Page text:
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Turning Time into Steam: Roderick Warich on 2557

FIPRESCI Warsaw Critics Project 2017 2017-10-23


Roderick Warich’s debut feature 2557 is a Thailand-set genre hybrid, combining dreamlike sequences with a thriller ambience. At the 33rd Warsaw Film Festival, where the film screened in the International Competition, the director spoke to us about inventing one’s own style and searching for truth.

Monika Gimbutaitė: How did you come to set 2557 in Thailand?

Roderick Warich: There are a couple of reasons why it’s set in Asia. I grew up watching Honk Kong movies so I was very interested in that environment. And Thailand is still a very rural society. Rice is the main export there, but at the same time they have Bangkok, which seems like a city from Blade Runner’s set – it has this sci-fi atmosphere, at least for Europeans. This rural culture is also very much connected to Buddhism that’s influenced by ghost culture. Thailand is kind of in the past and in the future at the same time.

 How did you develop the script?

There wasn’t a script per se, only an outline. I had blocks of narrative that I pushed around. But I was more interested in portraying experiences, trying to catch something that’s not scripted and not narrative-based.

I wanted to see a westerner drowning in a pool that is surrounded by poor people. The idea of capitalist culture that is also patriarchal, the idea of guys going to Thailand to pay girls to have sex with them really disgusted me. And that’s where I started. But if you look closer, you can see that most of the characters from the other culture are also losers. Eventually you start to lose hatred and begin to look at the system with a certain coldness.

The film changes its tone quite a few times – from drama to thriller, and from thriller to a more meditative journey.

I wanted to do something non-narrative for people who wouldn’t normally watch similar stuff to, or sit twelve hours through, a Lav Diaz film, but who still might get something out of its meditative side. Also, the film is supposed to feel like electronic music. I was talking a lot about Arca, the electronic music producer, whose music changes all the time as if it was a creature. I wanted to see if I could do something similar in my film.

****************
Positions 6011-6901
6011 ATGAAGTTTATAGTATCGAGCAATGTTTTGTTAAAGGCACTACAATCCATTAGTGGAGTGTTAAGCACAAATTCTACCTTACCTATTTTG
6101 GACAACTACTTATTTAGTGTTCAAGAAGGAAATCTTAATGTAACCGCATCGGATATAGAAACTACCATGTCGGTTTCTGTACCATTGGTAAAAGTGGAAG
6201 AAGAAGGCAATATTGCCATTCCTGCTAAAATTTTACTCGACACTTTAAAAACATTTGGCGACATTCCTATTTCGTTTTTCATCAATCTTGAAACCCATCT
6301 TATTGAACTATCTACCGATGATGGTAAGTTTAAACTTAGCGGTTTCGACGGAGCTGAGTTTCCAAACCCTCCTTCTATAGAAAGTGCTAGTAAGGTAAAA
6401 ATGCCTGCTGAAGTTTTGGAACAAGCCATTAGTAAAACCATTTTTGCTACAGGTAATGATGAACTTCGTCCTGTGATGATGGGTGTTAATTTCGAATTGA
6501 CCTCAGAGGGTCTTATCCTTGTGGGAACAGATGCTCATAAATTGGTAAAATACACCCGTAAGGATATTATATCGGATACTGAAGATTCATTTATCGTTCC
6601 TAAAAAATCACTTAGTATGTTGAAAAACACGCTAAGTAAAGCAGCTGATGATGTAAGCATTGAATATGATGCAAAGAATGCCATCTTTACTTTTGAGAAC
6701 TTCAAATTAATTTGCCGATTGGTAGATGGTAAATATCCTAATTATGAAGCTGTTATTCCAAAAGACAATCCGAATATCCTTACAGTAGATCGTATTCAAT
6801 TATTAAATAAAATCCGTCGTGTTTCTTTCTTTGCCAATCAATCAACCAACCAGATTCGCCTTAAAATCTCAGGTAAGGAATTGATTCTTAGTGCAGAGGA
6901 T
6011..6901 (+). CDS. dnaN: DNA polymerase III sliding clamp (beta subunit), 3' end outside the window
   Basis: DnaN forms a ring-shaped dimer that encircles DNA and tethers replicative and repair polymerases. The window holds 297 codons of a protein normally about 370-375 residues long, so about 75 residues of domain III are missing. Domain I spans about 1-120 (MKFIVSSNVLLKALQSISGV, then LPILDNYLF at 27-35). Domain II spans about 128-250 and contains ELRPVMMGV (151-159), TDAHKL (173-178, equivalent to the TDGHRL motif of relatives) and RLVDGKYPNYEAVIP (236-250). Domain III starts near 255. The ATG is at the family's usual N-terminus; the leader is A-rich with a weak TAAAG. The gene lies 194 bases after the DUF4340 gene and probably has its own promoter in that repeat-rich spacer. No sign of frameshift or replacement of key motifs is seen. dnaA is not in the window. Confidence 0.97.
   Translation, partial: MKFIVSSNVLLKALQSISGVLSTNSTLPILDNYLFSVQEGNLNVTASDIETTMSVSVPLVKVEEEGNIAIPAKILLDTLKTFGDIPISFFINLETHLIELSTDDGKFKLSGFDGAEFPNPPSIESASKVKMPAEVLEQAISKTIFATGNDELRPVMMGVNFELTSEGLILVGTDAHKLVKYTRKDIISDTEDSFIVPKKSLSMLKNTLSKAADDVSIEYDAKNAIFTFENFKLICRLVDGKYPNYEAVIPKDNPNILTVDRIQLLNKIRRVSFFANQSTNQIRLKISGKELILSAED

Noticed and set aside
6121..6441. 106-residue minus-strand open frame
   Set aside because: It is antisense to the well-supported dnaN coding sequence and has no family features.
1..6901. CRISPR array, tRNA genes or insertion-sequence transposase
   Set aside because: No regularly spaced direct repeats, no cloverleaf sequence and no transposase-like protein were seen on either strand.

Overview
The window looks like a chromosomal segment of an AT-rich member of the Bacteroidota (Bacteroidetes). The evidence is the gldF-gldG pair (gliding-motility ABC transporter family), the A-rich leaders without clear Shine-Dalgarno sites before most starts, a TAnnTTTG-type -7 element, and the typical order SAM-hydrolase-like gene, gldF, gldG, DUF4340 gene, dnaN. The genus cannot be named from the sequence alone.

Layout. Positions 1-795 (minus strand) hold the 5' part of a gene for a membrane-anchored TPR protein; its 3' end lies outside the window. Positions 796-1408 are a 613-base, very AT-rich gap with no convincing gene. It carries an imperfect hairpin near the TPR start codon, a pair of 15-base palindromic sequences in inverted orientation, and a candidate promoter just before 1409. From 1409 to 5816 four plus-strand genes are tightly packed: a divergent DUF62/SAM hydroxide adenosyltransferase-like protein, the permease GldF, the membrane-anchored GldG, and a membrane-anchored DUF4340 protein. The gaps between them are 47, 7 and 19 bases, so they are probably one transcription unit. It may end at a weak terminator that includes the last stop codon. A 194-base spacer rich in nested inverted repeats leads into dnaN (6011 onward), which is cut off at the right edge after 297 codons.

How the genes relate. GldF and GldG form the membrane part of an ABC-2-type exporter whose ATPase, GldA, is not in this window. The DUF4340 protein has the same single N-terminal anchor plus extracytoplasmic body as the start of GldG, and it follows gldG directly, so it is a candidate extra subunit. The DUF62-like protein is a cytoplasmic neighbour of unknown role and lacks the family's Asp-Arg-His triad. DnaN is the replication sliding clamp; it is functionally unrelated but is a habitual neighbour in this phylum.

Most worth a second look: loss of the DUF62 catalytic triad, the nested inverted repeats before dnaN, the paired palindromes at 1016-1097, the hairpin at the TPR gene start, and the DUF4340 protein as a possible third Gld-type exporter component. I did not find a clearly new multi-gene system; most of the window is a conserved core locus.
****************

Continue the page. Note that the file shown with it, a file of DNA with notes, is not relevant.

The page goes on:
There are two things that interest me in cinema: the dream-like quality and something that feels very much in the moment. That’s why the film jumps between the narrator – you can just sit with her in the streets of Bangkok and be there – and going into a dream state. At the same time, we had the idea of turning time into steam. That’s why I chose the ambient soundtrack, that’s how this dream state felt to me.

How did you approach working with a non-professional cast?

I can’t say what made me choose them, they just have that something. Actors, on the other hand, are like empty vessels, they try to fill themselves with their characters. Robert Bresson wrote that there is a certain truth that you may capture in a non-actor, the truth that you can never capture in a professional actor. And I believe that.                         

The way the camera is positioned most of the time sets a frame of tension. In certain scenes I just let the actors ramble for hours and tried to find something that felt real, in other scenes I was following their tempo. And sometimes they really didn’t know what was going on.

And in many scenes we can’t hear the dialogue.

I’m not a verbal person and I don’t really believe in words. I believe that the atmosphere itself creates truth and the words are just noise. Human communication is noise [laughs].